The ever-increasing quality of laptop screens has raised concerns about the ability of gawkers to see and record what is printed on them, and so in recent years there has been a push for technologies that limit the viewing angles of laptop screens. However, these technologies have come up against a typical stumbling block in these parts: the lack of Linux support.
Taking advantage of the fact that Lenovo has decided to go for a more Linux-friendly policy, becoming the first major manufacturer to pre-install Fedora Workstation, during the last year it has been working to enable the Open Source system to support the ePrivacy Guard privacy filter, the privacy technology for screens that has been included in some Lenovo notebook models. However, its full implementation has to be done through a combined kernel and compositor solution.
Last year, initial patches were introduced in the Linux kernel to start supporting the screen privacy feature in Lenovo notebooks. This was accompanied by corresponding changes to the ThinkPad ACPI driver and the Intel graphics driver infrastructure included in the kernel. On the other hand, GNOME maintainers are working to support ePrivacy Guard via the Mutter compositor, the GNOME configuration daemon and the environment control centre in order to properly handle DRM (Direct Render Management) on supported systems.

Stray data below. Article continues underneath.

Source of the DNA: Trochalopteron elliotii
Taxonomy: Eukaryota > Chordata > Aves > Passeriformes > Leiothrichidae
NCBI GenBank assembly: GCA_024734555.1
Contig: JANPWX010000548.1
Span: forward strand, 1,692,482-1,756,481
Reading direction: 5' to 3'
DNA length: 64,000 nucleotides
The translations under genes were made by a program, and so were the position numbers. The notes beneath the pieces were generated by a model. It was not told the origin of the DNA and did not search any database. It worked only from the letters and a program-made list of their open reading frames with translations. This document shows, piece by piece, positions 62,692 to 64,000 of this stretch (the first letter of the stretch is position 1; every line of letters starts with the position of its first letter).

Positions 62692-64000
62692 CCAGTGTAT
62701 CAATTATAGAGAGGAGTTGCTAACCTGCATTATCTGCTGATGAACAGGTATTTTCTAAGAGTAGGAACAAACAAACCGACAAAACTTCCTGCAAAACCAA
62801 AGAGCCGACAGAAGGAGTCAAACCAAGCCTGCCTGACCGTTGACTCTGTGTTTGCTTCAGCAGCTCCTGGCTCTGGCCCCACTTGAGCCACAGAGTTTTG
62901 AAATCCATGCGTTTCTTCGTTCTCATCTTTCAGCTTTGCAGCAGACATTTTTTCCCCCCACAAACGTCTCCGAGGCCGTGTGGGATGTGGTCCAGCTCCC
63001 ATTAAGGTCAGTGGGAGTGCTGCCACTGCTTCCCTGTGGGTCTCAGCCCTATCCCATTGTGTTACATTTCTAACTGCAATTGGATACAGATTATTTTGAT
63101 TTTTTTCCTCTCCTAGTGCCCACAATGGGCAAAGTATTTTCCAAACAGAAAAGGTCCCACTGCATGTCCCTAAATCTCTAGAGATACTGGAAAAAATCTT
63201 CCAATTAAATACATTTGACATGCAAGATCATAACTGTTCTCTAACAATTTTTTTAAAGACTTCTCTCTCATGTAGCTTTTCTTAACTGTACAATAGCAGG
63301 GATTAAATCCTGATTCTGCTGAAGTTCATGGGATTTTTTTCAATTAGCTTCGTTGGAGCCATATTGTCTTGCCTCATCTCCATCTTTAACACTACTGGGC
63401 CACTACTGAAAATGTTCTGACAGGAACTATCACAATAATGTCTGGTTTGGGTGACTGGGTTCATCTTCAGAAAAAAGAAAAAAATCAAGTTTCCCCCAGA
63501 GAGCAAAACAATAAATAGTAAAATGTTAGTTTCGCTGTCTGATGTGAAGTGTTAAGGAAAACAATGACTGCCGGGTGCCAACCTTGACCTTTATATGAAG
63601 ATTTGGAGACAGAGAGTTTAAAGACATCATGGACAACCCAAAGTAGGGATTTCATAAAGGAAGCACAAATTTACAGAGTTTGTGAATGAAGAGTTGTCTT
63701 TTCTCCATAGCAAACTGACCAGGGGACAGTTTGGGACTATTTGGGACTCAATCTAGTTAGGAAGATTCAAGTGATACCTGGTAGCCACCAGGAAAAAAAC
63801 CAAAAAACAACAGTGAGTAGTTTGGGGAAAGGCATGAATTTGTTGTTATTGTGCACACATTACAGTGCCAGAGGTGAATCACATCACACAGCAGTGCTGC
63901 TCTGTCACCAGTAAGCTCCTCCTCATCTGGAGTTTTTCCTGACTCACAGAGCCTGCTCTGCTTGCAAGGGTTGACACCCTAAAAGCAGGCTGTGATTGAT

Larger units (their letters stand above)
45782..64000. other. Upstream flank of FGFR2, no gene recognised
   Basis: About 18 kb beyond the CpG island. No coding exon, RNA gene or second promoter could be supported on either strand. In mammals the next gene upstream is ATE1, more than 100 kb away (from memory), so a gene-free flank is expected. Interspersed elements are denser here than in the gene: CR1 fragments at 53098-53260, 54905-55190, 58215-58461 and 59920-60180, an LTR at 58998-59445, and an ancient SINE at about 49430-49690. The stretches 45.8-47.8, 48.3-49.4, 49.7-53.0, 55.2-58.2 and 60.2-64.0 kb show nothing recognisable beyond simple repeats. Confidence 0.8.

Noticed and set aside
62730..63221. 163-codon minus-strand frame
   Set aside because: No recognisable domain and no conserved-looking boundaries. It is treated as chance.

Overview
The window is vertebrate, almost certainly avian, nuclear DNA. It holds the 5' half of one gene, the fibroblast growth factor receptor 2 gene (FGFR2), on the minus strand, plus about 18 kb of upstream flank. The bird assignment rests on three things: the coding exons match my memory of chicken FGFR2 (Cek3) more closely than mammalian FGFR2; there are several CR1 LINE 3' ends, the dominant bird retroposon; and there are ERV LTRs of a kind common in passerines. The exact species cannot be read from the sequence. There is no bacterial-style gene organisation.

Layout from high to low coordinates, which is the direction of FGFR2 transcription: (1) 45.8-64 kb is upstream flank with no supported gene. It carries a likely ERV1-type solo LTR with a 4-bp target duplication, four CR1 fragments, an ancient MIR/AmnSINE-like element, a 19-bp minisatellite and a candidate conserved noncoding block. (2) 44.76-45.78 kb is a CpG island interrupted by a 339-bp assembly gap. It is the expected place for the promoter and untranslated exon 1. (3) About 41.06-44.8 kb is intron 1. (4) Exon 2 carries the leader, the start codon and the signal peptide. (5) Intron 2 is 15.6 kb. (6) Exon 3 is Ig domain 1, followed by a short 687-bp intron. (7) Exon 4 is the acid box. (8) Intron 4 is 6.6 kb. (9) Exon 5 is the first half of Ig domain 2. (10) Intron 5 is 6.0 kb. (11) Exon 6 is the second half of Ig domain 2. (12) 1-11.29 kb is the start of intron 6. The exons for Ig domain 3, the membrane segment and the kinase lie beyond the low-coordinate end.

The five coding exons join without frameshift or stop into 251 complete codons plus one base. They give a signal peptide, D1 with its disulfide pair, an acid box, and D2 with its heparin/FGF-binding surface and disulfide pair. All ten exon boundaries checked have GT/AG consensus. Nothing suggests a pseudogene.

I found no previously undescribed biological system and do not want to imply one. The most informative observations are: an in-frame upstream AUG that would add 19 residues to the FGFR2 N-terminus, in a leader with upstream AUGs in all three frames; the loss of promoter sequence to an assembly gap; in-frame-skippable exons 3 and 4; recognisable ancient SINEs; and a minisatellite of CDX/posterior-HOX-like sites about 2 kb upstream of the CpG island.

Although Lenovo is taking the limelight in this entry, there are also efforts to support the screen privacy feature from Dell, whose policy of selling laptops with Linux pre-installed has over the last decade been rather sharper than that of its Chinese-based competitor. These moves show that the Linux desktop is preparing to support screens with privacy features.
The patches that would allow the Linux kernel to support ePrivacy Guard have been added to intel-gfx, so for the time being the privacy feature included in the displays of some Lenovo notebooks would only be supported, at least initially, via the i915 driver, which means Intel’s integrated graphics for end users.